Knowledge — 2 years ago

How Do Foreclosures Work?

by Kelly B.

Foreclosure, Foreclosures, How Do Foreclosures Work

How Does Foreclosure Work?
Though Foreclosures Sound Scary, they can be Handled Correctly!

In the US, each state deals with foreclosures in its own way. Foreclosures happen whenever the lender opts to repossess the property because the homeowner failed to make payments on their mortgage. It is normal for the foreclosure process to begin when the homeowner fails to make their mortgage payments for a few months. However, the foreclosure process can also begin earlier or later.

Two different courses

The foreclosure process may take two different courses. It all depends on your state. The first course is called the judicial foreclosure in which the process goes through a court of law. In this type of foreclosure, the borrower has the opportunity to raise their defenses. The second course is called non-judicial foreclosure. This kind of foreclosure occurs without involving a court of law and involves a series of steps. One of these steps requires a written notice under a power of sale clause in your mortgage or trust deed.


Inform the borrower

Typically, a foreclosure process requires that the borrower be informed about the proceedings, and in most cases, involves giving them a public notice. Each state has its own regulations regarding the serving of the notice and scheduling of the foreclosure. Some states mandate a right to mediation which must take place prior to the start of the foreclosure procedure.

Act promptly

Once you receive the notice, you should read it carefully and act on it promptly.

It bears keeping in mind that when you fail to make your mortgage payments, the lender has the legal right to repossess your home and then sell it further to recoup their money. Foreclosures are legal remedies in which neither the lender nor the borrower wins. A foreclosure is an unfortunate event but there are steps that you can take to prevent it from occurring.

In the year 2006, almost 1.3 million homes went through the foreclosure process. Colorado is the state with the highest number of foreclosures – 1 in every 376 homes were foreclosed in the state. Also, the number of foreclosure filings has risen. 43 percent from 2005 and real experts say that there will be more foreclosures than in the year 2007.


Better understand the terms of your loan

More than 60 percent of homeowners wished they had taken time to better understand the terms of their loans and the same number of borrowers who faced mortgage problems were not aware of how to receive help to avoid a foreclosure. Keep in mind that a foreclosure process may begin even after the first missed payment but this happens very rarely. Most banks and lenders are prepared to give you a grace period for late payments, but will probably add a fee.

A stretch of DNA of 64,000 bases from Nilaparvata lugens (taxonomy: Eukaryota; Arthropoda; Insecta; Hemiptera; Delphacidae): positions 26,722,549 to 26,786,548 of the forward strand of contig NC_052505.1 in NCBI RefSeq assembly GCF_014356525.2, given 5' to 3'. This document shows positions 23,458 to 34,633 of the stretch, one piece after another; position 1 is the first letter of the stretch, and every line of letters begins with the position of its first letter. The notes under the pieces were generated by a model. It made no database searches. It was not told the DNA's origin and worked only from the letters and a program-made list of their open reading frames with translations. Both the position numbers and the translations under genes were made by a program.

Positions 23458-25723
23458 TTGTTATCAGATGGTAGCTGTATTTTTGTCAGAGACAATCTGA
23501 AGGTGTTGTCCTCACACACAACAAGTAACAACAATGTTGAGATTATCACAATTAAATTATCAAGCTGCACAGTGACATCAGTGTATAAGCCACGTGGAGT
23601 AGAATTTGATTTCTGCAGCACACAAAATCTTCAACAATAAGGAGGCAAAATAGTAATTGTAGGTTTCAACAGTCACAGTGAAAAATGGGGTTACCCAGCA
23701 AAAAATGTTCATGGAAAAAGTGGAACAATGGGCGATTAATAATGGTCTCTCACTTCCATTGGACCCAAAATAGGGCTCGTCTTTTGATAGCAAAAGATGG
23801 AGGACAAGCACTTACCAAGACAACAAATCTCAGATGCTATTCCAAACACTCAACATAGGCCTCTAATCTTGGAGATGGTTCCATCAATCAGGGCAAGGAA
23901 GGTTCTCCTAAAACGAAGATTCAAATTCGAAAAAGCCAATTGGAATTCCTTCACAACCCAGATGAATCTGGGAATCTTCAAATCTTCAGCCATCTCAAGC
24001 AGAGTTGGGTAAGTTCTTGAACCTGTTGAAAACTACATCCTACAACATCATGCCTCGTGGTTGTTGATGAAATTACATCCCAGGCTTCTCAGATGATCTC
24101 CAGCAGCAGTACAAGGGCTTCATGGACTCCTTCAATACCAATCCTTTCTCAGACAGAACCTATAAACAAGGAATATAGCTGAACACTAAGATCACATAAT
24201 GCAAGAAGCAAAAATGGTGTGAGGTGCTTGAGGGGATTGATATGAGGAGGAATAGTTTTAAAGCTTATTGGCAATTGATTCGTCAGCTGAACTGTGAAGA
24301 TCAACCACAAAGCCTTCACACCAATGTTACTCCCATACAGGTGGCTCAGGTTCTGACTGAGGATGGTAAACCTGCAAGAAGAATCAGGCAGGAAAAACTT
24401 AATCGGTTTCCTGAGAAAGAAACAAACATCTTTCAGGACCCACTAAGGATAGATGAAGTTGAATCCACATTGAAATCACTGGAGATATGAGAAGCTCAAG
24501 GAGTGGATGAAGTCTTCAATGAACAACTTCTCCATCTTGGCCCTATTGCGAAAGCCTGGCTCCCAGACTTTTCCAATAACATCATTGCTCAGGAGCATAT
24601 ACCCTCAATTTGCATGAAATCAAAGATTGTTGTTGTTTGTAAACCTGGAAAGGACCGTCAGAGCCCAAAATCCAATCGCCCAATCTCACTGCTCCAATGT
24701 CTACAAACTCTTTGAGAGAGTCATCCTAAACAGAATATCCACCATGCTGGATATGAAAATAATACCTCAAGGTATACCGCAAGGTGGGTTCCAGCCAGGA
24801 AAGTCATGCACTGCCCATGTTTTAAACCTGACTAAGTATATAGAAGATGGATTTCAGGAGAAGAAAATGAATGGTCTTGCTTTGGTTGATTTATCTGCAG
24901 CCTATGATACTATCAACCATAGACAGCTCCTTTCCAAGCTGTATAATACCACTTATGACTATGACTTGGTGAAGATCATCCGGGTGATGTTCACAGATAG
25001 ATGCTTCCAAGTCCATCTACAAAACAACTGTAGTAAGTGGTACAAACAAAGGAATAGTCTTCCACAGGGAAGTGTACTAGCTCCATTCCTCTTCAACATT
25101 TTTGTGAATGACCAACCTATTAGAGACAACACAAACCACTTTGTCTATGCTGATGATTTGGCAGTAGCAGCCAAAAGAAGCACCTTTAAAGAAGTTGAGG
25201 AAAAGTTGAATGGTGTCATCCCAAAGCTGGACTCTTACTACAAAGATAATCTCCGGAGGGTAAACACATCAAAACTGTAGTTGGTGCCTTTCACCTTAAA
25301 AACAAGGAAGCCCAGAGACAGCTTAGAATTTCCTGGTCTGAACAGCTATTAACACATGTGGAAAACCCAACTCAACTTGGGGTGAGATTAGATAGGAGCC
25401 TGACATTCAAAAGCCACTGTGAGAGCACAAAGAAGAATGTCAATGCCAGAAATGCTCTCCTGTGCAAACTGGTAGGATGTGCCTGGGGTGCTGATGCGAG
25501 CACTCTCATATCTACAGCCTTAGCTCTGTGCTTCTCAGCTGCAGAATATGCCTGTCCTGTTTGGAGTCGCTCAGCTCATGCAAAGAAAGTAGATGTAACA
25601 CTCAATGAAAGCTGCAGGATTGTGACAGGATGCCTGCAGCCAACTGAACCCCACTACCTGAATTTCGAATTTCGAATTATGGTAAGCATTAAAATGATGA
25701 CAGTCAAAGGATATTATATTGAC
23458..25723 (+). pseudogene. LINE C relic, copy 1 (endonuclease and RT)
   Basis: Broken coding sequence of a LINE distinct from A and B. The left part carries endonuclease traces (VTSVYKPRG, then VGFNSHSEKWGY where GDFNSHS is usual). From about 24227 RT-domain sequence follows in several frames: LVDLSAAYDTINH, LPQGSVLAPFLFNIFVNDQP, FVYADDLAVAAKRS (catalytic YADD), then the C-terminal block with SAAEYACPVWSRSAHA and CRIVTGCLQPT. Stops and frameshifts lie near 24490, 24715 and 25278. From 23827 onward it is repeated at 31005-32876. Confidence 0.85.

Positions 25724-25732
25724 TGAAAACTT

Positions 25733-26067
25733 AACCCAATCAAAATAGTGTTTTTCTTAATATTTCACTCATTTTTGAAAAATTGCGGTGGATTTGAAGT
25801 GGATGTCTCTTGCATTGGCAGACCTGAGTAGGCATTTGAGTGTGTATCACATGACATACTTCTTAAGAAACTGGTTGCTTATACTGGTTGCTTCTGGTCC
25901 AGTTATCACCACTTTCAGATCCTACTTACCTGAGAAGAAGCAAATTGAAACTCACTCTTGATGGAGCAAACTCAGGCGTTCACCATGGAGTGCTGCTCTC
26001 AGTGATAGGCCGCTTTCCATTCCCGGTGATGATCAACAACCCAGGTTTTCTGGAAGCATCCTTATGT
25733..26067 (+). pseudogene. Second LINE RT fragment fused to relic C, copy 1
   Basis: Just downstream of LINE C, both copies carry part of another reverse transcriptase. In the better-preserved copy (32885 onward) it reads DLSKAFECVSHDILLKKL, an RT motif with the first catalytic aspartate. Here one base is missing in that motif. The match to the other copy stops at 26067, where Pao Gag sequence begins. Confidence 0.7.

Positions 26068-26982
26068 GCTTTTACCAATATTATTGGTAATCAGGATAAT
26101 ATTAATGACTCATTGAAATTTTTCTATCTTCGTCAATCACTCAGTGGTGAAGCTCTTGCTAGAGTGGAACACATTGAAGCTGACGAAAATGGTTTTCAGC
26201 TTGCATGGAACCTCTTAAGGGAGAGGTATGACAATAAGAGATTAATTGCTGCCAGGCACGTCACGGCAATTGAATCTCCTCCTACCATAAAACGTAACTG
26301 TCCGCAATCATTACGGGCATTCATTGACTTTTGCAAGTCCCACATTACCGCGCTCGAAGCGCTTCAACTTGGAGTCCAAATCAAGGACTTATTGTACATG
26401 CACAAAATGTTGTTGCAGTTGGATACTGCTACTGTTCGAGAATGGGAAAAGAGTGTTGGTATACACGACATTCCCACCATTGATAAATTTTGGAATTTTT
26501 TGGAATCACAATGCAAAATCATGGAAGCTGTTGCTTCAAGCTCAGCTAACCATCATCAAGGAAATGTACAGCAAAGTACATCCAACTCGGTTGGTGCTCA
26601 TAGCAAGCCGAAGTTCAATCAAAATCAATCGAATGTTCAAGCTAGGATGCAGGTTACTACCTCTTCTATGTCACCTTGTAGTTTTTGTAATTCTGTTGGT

Mostly, after 30 days of being late, the alarm bells will start ringing. If you miss a second payment, then the lender will probably call you to find out the reason for the missed payment. In a majority of cases, the lender will accept late payments to bring the loan to normalcy and they may refuse partial payments.

How Do Foreclosures Work

If you fail to make your payments for three months, then things become much more serious. This is when the foreclosure process will be set into motion by the lender. All states in the US allow for judicial sales but only 29 permit power of sale. If your state permits the power of sale, then your loan papers will probably include a clause allowing this method.

In the judicial sale, the lender files a suit within the court system and you will receive a letter from the court. You have about 30 days to respond with payment to prevent the foreclosure from proceeding further. When the payment period ends, the judgment will be entered and the lender has the right to request the sale of your home by auction. Once your property has been sold, you will receive an eviction notice and you must vacate your home immediately.

How Foreclosure Works

In the power of sale, the lender serves the borrower with papers asking for payment. Once the permissible waiting period expires, the deed of trust will be drawn to convey the property to a trustee on a temporary basis.

The trustee can then sell the home via a property auction. It is common practice for the foreclosure process to undergo a judicial review to ensure that no laws are being broken. The lender may also have to post a public notice about the sale via auction.

In both foreclosure methods, all parties need to be given notice of the proceedings. A deficiency judgment can also be made against the borrower if the amount realized by the sale does not satisfy the loan amount. Strict foreclosure is no longer being enforced. In this type of foreclosure, the judgment is made and the property will then automatically be assumed by the lender. The only states still practicing this kind of foreclosure are Vermont and Connecticut.

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